Roundtable takes on social responsibility of archaeologists, restoration

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A series of restoration projects at the Amman Citadel began in 1995, noted Professor Ignacio Arce from German-Jordanian University at the international conference “Cultural Heritage, Tourism and Sustainability: Archaeology and Challenge of Our Common Future” on Monday at Politecnico di Milano.

The event, arranged by Assistant Professor at the University of Warsaw Micaela Sinibaldi, attracted scholars from Politecnico, international experts, Jordanian researchers and Director General of the Department of Antiquities Fadi Balaawi.

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During the roundtable, Balaawi noted that conservation, training and site presentation are priorities for the department. 

According to Arce, tourists in the past would spend a little time in the past in the capital and would immediately travel to Jerash, Petra and Aqaba.

“Although a significant archaeological site, the Amman Citadel was in a bad shape,” Arce said, noting that the team concentrated on excavation, restoration and presentation.

The social responsibility of architects, archaeologists and curators is to convey information about the site to stakeholders and the general public, Arce said.

“Cultural heritage is considered a significant aspect of intercultural communication and cohesion, both in local and international communities,” said Assistant Professor Dua’a Maani from Applied Science Private University.

The concept of sustainable development has been the main topic of conferences since the 1970s, she added.

In her presentation prepared in collaboration with Shatha Mubaideen, Maani said that cultural heritage “is glue” for different dimensions of sustainable development.

Jordan is well known for welcoming a large number of tourists who are interested in visiting archaeological sites, noted Sinibaldi, highlighting that archaeology and sustainable tourism are “a challenge we have to face for the future”, and that archaeologists are well placed to contribute to a conversation on this subject, as they are in a position of being in dialogue with most of the policymakers.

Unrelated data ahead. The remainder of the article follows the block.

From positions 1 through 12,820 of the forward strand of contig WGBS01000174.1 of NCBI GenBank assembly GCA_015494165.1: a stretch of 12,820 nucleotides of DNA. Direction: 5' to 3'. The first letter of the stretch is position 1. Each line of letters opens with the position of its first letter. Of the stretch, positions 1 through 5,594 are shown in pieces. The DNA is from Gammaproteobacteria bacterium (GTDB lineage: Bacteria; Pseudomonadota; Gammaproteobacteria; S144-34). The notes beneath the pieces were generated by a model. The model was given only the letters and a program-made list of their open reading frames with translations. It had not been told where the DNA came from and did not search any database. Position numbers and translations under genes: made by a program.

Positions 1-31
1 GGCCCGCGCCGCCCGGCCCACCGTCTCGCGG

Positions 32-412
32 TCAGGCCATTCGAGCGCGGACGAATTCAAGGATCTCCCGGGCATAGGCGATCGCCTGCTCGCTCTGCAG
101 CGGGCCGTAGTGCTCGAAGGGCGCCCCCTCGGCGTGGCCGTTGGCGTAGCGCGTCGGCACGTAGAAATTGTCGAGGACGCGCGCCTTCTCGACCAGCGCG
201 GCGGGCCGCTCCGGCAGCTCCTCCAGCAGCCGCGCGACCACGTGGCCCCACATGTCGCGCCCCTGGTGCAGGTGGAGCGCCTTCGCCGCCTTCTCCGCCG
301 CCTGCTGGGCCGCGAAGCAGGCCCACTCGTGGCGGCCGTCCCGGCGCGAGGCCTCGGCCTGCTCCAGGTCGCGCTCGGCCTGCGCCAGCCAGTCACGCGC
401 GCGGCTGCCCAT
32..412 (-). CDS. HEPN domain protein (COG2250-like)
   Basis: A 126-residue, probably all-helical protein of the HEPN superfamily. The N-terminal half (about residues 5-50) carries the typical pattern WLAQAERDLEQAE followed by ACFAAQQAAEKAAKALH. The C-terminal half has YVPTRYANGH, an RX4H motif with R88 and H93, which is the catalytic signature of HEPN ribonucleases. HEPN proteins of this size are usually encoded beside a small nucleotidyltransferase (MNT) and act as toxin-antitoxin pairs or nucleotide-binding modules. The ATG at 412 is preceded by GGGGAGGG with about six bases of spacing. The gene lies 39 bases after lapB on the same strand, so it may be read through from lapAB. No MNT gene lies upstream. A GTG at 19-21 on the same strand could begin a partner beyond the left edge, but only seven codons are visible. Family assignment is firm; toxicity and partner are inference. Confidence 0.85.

Sinibaldi conveyed her experiences with the Islamic Bayda Project, which she directs. The project was launched in 2014 to conduct excavations, surveys, conservation projects and enhance community engagement focusing on the Islamic village at Bayda near Petra.

“The aspects of research, training and community engagement are highly synergic and this model can be applied by other fieldwork projects, too, and this experience shows that research-driven archaeology can be a powerful and fundamental part of sustainable archaeology of the future if combined with the aspects of training and community engagement,” Sinibaldi said.

Her team of archaeologists lives with the local community, who can provide information about the local material culture. 

“Such synergy is achieved by providing training in archaeological fieldwork practices, as well as information on the results and methodology of the projects’ fieldwork, to both local team members, international and Jordanian graduates in archaeology, an action that also support their chances of future employment in the field of archaeology,” Sinibaldi said.

Beside the session about Jordan, the other two sessions involved papers also written by scholars from the Politecnico di Milano which explored the topics of legislation and conventions in cultural heritage and sustainable tourism, as well as aspects of site conservation and management, musealisation, community involvement and training.

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Source: The Jordan Times.